Milo Yiannopoulos is a professional internet troll known for harassment and bigotry

Shortly after Threshold’s deal with Yiannopoulos was announced, prominent liberal intellectuals announced that they would be boycotting Simon & Schuster. The Chicago Review of Books announced that it would not review any Simon & Schuster books in 2017. Literary superstar Roxane Gay pulled her upcoming book from Simon & Schuster’s list.

And that’s because Yiannopoulos is not a garden-variety conservative author. He is a professional troll who weaponized Twitter as a tool for (racist, sexist, transphobic) harassment so effectively that Twitter was forced to permanently ban him. On his ongoing college speaking tour, he has doxed trans students, putting their lives in danger. He routinely makes hyperbolically offensive statements like “feminism is cancer,” designed to rile up liberals, and then when liberals get angry, he winks and says he didn’t really mean it: He was just being provocative.

But none of that — not Yiannopoulos’s history of harassment and bigotry, not the widespread outcry and the loss of major authors — was enough for Threshold Books to think twice about acquiring his book in the first place, let alone cancel his contract. It took the resurfacing of a video in which Yiannopoulos explicitly defends pedophilia for Threshold to pull the plug.

The cancellation of Yiannopoulos’s book deal suggests a dangerous acceptance of bigotry from conservative thinkers

For many on the left, including writers like Gay, the timing of Threshold’s decision demonstrates that the publisher doesn’t really care about Yiannopoulos’s right to free speech so much as it liked what he was saying before he got to the part about pedophiles — and, more importantly, that it believed its customers would like what he was saying. Threshold thought it could make money from his book, and now it doesn’t think it will. Writes Gay:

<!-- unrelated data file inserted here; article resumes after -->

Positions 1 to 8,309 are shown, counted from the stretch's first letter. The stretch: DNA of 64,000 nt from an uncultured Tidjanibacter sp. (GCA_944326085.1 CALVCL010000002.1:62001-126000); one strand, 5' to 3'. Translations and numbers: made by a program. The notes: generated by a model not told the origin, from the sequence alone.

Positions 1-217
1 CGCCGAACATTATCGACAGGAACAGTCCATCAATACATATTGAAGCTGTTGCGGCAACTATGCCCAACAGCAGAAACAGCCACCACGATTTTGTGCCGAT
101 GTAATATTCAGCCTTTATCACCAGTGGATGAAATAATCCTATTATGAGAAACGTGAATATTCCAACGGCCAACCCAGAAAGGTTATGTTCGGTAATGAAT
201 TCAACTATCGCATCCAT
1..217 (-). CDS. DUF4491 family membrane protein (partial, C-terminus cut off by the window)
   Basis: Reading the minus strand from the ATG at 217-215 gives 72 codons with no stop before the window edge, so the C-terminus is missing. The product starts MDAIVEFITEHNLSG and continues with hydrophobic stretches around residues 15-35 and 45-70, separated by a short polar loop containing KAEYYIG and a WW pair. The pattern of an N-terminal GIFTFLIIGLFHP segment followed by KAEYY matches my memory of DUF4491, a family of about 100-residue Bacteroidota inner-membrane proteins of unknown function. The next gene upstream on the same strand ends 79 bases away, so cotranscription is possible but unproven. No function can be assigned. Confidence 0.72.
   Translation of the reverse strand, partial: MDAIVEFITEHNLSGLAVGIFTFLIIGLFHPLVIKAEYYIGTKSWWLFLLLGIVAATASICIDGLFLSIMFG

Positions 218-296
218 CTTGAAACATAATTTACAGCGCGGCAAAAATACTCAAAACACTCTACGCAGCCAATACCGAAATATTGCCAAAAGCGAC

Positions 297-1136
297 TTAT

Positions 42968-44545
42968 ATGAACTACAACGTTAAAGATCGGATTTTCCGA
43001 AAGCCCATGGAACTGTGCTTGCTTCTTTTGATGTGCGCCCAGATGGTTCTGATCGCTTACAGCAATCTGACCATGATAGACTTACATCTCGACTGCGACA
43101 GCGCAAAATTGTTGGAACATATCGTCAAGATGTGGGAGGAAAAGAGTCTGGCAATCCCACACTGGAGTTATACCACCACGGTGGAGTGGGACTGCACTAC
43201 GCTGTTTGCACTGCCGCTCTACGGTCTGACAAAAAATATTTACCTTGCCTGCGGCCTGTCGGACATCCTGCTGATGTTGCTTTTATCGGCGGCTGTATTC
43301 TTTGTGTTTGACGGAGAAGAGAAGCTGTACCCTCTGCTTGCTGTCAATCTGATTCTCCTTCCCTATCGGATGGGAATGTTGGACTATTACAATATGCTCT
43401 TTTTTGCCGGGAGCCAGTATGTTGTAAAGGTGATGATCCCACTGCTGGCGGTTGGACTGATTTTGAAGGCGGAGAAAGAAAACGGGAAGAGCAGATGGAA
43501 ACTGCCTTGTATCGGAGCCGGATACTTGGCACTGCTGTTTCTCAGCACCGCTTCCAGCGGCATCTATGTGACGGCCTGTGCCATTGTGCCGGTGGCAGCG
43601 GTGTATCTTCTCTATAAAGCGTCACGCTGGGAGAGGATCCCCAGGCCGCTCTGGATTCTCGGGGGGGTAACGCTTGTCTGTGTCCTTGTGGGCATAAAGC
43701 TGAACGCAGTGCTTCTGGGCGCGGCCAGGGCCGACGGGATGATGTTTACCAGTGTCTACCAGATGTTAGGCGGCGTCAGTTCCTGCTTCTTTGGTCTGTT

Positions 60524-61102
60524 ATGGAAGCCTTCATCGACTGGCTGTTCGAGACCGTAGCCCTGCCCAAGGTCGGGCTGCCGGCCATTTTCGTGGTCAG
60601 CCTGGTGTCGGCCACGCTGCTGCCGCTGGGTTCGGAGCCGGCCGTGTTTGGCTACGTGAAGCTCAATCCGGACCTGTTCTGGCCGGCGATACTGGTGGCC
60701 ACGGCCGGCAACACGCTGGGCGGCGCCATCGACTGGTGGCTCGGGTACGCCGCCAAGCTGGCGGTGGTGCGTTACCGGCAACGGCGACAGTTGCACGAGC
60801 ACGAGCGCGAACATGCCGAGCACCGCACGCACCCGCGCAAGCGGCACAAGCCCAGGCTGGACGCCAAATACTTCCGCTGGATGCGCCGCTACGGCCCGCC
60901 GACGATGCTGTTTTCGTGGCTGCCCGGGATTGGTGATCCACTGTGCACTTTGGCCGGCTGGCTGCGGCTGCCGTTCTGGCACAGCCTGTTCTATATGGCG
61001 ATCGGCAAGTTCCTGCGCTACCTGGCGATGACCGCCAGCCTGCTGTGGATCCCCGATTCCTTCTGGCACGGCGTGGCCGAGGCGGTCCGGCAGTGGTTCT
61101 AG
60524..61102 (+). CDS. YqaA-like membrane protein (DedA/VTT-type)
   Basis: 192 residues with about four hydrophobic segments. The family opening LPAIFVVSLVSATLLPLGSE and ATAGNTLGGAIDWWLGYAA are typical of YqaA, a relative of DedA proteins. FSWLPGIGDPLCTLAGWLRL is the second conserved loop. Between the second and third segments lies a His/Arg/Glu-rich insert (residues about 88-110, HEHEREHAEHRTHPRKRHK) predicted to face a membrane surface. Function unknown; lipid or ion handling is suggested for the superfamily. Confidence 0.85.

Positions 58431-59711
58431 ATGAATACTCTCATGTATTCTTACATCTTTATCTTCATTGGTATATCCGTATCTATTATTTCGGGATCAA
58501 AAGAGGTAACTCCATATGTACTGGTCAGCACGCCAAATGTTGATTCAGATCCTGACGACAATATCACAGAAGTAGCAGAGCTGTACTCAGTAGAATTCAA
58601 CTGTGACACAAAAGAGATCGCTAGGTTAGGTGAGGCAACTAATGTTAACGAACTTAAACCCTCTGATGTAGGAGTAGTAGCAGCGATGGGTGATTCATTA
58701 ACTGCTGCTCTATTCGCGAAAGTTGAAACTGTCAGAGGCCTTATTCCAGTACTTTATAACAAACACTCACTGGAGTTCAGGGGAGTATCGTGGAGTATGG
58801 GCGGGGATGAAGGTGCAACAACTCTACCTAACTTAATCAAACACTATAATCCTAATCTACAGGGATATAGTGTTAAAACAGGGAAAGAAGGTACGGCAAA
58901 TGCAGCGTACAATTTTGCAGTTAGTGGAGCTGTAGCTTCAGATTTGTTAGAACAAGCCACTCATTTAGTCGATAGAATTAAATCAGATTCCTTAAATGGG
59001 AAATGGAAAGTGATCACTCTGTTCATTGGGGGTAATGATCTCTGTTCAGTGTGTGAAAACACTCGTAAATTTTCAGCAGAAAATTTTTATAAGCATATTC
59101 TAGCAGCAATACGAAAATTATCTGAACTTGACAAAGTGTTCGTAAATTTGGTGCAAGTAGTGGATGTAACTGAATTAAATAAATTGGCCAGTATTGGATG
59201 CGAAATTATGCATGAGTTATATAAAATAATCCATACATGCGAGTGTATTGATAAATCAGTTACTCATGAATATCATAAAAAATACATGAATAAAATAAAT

When his comments about pedophilia/pederasty came to light, Simon & Schuster realized it would cost them more money to do business with Milo than he could earn for them. They did not finally “do the right thing” and now we know where their threshold, pun intended, lies. They were fine with his racist and xenophobic and sexist ideologies. They were fine with his transphobia, anti-Semitism and Islamophobia. They were fine with how he encourages his followers to harass women and people of color and transgender people online. Let me assure you, as someone who endured a bit of that harassment, it is breathtaking in its scope, intensity, and cruelty but hey, we must protect the freedom of speech.

In other words, Threshold has sent a clear message: Explicit bigotry, harassment, and hatred are tolerable among conservative thinkers. Defense of child molestation is where we draw the line in the sand.

Conservative book publishing is still mired in dog-whistle punditry

Yiannopoulos’s canceled contract is a minor victory for the left, but it does not mean conservative book publishing is going to enter a new golden age of sober-minded thought. Book publishing has already found that it can make obscene amounts of money on dog-whistle racism and fearmongering, and it learned as much by doing the same kind of cynical calculations that first led it to strike a book deal with Yiannopoulos: This person is getting attention, this person has an audience, this person is someone who will effectively sell books. It’s not a decision motivated by commitment to free speech or to any particular ideology. It’s a decision motivated by profit margins.

What conservative book publishing has learned from the Milo Yiannopoulos controversy is that it is unlikely to make significant amounts of money publishing a provocateur who defends pedophilia, and it will definitely lose prestige and cultural capital. But publishers will continue to make money on authors who are just a little more guarded than Yiannopoulos in their bigotry, and they will likely continue to push the envelope on how guarded that bigotry has to be, as long as they think they can make money by doing so.

Meanwhile, Yiannopoulos is planning to seek another publisher for Dangerous and has said he’ll donate 10 percent of the eventual royalties to child abuse charities. (The last time he announced he’d be making a major charitable donation — to white men — it never panned out.)

“I’m not going anywhere,” he says.